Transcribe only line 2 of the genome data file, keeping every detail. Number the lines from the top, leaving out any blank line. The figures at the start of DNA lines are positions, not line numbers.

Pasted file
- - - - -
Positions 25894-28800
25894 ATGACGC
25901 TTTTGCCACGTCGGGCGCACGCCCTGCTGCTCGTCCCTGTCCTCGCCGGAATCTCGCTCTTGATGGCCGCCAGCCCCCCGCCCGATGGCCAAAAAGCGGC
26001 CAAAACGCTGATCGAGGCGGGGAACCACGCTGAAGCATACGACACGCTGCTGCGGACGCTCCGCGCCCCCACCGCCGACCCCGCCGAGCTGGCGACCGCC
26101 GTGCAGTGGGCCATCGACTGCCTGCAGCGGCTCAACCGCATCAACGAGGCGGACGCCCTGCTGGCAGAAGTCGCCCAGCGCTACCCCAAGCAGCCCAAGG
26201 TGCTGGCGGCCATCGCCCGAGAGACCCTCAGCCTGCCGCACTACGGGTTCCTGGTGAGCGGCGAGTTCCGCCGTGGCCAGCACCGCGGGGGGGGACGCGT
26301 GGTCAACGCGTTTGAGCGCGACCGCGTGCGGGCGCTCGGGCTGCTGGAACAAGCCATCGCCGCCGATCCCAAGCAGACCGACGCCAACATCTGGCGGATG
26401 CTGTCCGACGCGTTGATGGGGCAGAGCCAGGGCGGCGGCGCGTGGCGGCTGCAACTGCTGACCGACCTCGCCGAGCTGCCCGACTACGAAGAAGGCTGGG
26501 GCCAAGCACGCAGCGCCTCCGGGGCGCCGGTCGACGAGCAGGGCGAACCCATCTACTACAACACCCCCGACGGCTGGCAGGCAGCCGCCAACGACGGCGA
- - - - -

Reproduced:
25894 ATGACGC